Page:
The next most important thing to remember about price per foot is that it is not linear.
What do I mean?
Just because a 3,000 SF house is worth $400,000 does not make a 6,000 SF house worth $800,000 or a 30 SF house worth $4,000.
So often, people get hung up on price per foot as the absolute gospel when it comes to house valuations. Price per foot, while a tool that can be very insightful when applied correctly, tends to act as a point of contention to ‘price per footists’ when the price for a home exceeds the price per foot within a neighborhood. For whatever reason, a price per foot average within a neighborhood tends to drive decisions far more often that it should.
Here are things to take into account:
- For price per foot to be at its most effective, lot prices, finishes, age, materials and other features (garage sizes, basements) must be very similar. Examining homes in the same suburban neighborhood with similar features will be a good use of $/SF. Using it to compare a brick ranch built in 1957 to a colonial built in 1987 is not the right use.
- Comparing a home with a finished 3rd floor or basement against a home with unfinished areas is wrong.
- Comparing home built prior to 1940 or so is really not a good idea as time has really eroded the accuracy of the measurement.
- Using $/SF to compare different builders is also an issue. Buying a home built by Ryan because it is cheaper by $10/SF than Boone is a very flawed decision.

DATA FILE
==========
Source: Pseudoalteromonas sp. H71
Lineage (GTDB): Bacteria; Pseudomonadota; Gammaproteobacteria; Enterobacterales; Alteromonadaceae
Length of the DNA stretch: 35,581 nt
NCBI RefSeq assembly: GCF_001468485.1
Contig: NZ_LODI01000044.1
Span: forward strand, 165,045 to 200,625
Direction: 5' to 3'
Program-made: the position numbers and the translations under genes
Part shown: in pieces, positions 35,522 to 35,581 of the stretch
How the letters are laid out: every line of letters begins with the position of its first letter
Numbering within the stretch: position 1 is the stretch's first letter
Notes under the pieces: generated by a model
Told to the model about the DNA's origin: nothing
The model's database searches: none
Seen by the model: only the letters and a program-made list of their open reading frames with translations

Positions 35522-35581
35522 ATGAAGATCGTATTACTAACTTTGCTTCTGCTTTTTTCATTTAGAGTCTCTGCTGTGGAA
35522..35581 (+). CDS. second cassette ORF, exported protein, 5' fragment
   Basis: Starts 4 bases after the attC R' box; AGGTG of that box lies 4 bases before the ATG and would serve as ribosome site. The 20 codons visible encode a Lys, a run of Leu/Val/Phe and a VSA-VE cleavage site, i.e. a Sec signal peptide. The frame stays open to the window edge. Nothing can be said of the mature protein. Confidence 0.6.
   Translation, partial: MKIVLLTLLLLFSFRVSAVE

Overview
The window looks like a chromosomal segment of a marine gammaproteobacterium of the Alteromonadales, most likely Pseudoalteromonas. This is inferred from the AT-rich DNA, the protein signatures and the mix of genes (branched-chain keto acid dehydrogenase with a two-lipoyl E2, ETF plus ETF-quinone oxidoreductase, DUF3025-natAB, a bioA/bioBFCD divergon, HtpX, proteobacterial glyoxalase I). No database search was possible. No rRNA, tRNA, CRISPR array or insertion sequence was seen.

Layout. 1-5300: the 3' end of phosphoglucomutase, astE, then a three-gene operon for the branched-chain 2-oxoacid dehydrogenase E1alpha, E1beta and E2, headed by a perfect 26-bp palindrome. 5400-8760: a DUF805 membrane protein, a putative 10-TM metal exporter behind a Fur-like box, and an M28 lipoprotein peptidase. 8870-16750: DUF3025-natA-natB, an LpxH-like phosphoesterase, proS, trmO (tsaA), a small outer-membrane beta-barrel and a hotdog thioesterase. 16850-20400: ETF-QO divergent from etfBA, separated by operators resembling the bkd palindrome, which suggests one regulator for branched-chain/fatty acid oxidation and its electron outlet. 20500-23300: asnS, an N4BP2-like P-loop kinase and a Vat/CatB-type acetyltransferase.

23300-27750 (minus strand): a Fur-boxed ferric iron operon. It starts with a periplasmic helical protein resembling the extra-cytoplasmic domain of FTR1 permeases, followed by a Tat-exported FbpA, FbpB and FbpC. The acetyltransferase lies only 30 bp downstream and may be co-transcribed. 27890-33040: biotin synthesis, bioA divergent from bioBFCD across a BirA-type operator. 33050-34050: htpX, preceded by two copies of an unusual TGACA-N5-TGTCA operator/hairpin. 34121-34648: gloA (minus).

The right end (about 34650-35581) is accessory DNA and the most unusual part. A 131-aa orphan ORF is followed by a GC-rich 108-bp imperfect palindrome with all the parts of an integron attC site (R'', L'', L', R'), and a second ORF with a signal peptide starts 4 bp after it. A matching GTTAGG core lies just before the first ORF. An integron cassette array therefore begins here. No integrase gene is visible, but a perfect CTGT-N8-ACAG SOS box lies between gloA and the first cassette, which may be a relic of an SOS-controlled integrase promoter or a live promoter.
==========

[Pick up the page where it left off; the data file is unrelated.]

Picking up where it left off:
I like to use $/SF as tool in the following manner:
- $/SF can be used to establish neighborhood minimums and maximums. This needs to be looked at in companion with aggregate sales prices in the neighborhood. In other words, if a neighborhood has a average $/SF of $160 but a maximum price of $300,000, then be careful of a home that is 2,000 SF priced at $360,000.
- $/SF works really well in new construction within the same neighborhood.
- $/SF is a helpful tool in renovation or addition properties. It can help the decision process greatly.
- $/SF is helpful when it benefits you and a pain when it does not. I use it to defend appraisals and listing prices or to argue down pricing for my buyer clients.
When the dust settles, using $/SF to make a decision is a bad idea. When it is one part of an overall analysis, then it can be powerful.